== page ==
This is the fourth post in my series on the future of work and labor. Here are the earlier posts:
As we’ve discussed, macro trends are driving down costs and making individuals more productive; teams need less talent and financing to accomplish their goals. These low costs, combined with innovative technologies, are enabling new forms of organization.
Transaction Costs, Revisited
Technology is driving transaction costs closer to zero; in earlier posts we looked at the optimal firm structures in different cost environments.
Today, we’re moving from the center of the chart to the lower-left corner, where both internal and external costs are low. Minimal external costs make it easy to outsource while limited internal costs enable team size to scale smoothly.
Hyperproductive Small Teams
We’ve entered an era of incredibly productive small teams. This trend is driven by cheap and reliable outsourcing and low production costs. Instagram had only 13 employees when it sold for one billion dollars; WhatsApp had 55 employees and sold for $19 billion. Both of those companies were able to scale their products with the help of free open source software. Many companies started by outsourcing their technology development (e.g. Klout, Fab, and Skype). There are pitfalls to outsourcing development, especially if tech is part of the competitive advantage; however, outsourcing can allow a small team to move quickly if the technology is trivial.
As costs decrease, we’ll see smaller teams tackling larger projects. They will be able to stay small until they have found product / market fit and are ready to scale; some teams will opt to stay small and scale by outsourcing. This gives teams more flexibility as they don’t have to take outside funding and thus can sell their company at earlier stages or choose not to scale, based on personal preferences.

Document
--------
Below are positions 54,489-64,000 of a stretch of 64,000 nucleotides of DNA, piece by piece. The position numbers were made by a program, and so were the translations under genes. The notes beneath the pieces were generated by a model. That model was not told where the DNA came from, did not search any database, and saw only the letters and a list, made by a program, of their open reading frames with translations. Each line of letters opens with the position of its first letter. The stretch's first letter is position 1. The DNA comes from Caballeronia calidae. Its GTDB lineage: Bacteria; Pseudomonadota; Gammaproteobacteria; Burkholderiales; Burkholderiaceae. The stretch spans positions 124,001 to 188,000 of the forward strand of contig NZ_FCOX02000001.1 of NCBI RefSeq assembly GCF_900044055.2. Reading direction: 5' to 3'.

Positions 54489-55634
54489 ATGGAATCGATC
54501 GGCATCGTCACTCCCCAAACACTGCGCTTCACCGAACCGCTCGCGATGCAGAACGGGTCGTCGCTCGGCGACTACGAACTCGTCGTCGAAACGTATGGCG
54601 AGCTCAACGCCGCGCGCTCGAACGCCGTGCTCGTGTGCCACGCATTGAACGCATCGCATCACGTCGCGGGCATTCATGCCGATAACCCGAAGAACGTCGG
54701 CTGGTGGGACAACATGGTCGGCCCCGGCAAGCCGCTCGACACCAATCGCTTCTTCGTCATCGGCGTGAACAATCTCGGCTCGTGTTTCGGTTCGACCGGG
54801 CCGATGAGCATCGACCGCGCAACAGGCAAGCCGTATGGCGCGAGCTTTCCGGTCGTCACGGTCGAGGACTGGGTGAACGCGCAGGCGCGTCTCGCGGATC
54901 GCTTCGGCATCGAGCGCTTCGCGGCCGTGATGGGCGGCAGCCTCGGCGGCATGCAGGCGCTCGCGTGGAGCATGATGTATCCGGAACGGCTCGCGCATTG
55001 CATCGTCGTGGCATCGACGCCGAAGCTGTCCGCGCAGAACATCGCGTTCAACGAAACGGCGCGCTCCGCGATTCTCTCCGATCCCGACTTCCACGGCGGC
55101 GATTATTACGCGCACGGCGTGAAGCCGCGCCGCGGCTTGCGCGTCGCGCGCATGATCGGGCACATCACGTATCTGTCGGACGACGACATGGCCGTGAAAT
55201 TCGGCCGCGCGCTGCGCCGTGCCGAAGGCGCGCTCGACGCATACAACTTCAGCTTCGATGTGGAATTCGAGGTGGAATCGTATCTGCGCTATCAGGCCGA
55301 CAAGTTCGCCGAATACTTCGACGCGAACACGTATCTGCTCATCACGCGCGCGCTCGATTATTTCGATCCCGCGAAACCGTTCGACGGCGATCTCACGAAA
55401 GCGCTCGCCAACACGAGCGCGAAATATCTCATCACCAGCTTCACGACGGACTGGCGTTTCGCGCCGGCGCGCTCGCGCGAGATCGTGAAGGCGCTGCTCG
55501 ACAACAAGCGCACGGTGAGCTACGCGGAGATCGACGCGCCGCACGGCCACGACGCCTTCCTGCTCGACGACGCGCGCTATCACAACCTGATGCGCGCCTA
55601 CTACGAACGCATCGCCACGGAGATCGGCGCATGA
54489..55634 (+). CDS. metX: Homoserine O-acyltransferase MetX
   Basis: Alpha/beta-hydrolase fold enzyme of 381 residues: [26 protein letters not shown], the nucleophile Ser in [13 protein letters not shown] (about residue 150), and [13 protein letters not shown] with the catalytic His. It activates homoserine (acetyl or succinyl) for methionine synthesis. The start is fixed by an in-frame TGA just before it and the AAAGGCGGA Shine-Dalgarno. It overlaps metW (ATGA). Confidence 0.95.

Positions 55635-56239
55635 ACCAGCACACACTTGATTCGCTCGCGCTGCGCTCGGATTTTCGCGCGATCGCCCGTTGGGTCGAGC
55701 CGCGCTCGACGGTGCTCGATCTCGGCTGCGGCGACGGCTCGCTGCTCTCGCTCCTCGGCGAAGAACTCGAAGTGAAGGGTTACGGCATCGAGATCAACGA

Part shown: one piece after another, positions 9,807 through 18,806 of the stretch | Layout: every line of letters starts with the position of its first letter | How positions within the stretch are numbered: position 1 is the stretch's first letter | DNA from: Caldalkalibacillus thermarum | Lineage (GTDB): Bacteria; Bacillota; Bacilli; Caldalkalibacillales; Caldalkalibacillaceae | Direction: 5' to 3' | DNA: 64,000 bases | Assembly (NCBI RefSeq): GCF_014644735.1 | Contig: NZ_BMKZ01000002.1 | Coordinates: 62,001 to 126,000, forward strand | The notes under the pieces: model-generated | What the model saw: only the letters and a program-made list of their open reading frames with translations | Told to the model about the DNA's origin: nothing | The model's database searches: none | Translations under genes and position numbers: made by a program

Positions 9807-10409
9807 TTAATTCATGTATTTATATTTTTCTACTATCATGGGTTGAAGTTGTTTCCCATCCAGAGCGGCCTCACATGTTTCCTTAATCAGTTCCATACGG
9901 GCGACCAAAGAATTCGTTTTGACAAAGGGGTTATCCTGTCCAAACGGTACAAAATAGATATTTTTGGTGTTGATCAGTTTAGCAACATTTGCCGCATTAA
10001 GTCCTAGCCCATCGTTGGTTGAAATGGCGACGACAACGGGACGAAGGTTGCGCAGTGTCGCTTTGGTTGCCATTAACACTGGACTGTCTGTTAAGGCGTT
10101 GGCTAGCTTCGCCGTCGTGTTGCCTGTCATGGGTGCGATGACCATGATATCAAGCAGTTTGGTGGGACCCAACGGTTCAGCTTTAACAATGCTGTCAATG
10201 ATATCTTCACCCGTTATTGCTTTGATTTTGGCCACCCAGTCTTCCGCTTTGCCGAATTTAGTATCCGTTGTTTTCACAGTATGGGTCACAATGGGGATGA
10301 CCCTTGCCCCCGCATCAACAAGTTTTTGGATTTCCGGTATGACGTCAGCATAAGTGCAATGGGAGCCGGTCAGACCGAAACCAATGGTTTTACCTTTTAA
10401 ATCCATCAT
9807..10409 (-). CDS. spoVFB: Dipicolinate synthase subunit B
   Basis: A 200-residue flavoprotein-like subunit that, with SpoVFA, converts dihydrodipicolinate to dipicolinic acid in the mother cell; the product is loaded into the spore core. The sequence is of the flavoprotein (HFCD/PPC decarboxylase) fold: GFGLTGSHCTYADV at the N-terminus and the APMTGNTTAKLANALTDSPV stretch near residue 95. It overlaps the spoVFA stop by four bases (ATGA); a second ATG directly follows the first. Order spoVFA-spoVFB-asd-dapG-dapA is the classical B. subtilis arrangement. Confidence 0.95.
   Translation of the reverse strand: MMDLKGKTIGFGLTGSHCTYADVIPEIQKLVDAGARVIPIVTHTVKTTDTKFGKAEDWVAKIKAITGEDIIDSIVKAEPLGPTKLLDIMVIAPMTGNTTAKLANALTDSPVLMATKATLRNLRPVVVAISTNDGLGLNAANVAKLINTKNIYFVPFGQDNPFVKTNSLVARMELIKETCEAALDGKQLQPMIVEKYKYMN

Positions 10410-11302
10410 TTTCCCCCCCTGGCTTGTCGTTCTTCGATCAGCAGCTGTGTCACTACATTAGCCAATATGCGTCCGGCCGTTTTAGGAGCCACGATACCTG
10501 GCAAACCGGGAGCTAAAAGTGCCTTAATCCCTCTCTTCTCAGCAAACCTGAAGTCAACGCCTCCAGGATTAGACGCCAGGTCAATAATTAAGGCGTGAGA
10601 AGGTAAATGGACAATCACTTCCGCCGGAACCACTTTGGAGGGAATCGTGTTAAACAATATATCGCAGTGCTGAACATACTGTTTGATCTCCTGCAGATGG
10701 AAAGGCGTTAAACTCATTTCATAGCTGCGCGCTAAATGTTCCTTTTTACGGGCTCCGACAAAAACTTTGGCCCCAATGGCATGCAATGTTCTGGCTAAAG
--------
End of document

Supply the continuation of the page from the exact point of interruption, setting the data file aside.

The low transaction costs allow teams to form, scale, and disperse with ease. If development costs are low, a few people can join together to quickly create and launch a project. The output can range from open source libraries to podcasts to events. Because the financial costs can be zero, there might not be a formal legal entity for the team; because transaction costs are low, new members may join and leave as their skills are needed. If there is financial upside or potential liability, it might make sense to incorporate but I’ll return to this need in a later post.
This trend is complementary to the second post on new market opportunities. Droves of teams will enter long-tail markets, forming and decaying as ideas are validated and products are launched. Individuals will flit from one team to the next, helping where they can and sharing in some of the revenue or glory.
Swarms are a structure for when an ad-hoc team meets a huge opportunity - swarms are radically decentralized and highly scalable organizations. They can involve thousands or millions collaborating in a loosely connected and mostly bottom-up manner. Swarms are different from other forms of organization in that individuals can freely join or leave and decision making is pushed to lowest level that is feasible; unlike some mass-movements, there is a clearly defined hierarchy and a leadership with a strong vision.